The final section of this chapter is called Intertextuality and, as I mentioned before, I was interested to see how Gee ties this into the subject matter.  He uses this term to identify the act of incorporating words from one social language into another-- e.g. "Shakespeare said love was such sweet sorrow." Gee cites the Oakland School Board case, and shows a few paragraphs, which exemplify the marrying together of the legal and the research language that, together, make the document work as a whole. However,  although I understood the case that Gee was making, I think it could have been better explained.  Whereas the rest of the sections were explained in much more detail, I think he skimmed over Intertextuality, which was pretty disappointing.
 

Words, Words, Words! (And Discourse too!)- Chapter 4: An Introduction to Discourse Analysis

Up to bat this week, Chapter 4 of An Introduction to Discourse Analysis: Theory and Method, by James Paul Gee. This chapter is titled, "Social Languages, Conversations, and Intertextuality," and I was excited to see the word "Intertextuality," because it hearkens back to my literary roots, and I look forward to seeing how it is tied in to this subject matter.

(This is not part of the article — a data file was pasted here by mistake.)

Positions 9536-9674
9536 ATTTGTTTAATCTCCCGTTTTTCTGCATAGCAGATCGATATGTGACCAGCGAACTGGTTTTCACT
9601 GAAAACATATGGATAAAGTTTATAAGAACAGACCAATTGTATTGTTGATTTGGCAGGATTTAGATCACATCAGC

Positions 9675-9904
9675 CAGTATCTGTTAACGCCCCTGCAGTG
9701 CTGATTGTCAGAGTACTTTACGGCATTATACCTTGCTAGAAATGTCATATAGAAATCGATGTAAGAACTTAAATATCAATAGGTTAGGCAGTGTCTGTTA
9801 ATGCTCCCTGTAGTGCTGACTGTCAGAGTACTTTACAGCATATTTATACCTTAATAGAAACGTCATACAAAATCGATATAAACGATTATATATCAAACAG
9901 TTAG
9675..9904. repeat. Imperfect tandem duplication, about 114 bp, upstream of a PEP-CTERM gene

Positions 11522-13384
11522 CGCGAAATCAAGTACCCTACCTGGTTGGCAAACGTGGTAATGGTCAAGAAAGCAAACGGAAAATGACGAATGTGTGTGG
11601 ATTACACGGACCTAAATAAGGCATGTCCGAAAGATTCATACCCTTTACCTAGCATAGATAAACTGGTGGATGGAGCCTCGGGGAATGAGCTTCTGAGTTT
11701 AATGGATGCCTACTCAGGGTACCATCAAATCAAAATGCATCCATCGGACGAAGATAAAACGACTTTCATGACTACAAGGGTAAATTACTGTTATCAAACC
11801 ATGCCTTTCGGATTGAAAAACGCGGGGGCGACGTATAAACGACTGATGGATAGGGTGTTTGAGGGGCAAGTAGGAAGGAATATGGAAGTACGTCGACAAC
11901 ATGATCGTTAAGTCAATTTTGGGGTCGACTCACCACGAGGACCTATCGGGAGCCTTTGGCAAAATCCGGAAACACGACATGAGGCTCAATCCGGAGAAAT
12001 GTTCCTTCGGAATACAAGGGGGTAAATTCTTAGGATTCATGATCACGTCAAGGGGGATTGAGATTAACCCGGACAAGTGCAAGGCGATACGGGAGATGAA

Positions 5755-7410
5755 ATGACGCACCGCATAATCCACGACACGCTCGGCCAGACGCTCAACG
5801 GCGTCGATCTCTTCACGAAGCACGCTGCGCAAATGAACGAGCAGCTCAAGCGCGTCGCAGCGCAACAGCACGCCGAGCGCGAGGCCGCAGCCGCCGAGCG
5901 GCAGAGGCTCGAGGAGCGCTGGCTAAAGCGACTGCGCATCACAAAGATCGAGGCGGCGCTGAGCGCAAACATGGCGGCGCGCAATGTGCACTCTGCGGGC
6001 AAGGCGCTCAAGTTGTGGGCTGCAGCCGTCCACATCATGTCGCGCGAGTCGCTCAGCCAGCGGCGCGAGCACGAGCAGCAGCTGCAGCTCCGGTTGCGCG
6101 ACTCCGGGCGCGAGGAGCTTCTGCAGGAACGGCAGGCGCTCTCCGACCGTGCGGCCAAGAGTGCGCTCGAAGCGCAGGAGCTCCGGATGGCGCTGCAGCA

Gee opens with the idea of the social languages, the variations of language that allow for us to assume different social identities. For example, I speak differently to my parents than I would to my friends. I like that he talks about the importance of Discourse, because I would agree that language is far more nuanced than words alone, however I do see that the concern of linguistic discourse analysts is, first and foremost, language.

"Whos-doing-whats." Oh man, I had to read this part through a few times. Although it made my head spin, and it took some time to understand, ultimately I found that the breakdown of the aspirin drug information was a compelling way to explain what was meant by whos-doing-whats. I don't feel bad saying that I don't make a habit of close reading drug information for different voices and tones but, when Gee explained it bit by bit, it made perfect sense and I could hear the different voices and understand the reason for them. I'll never look at my Advil bottle the same....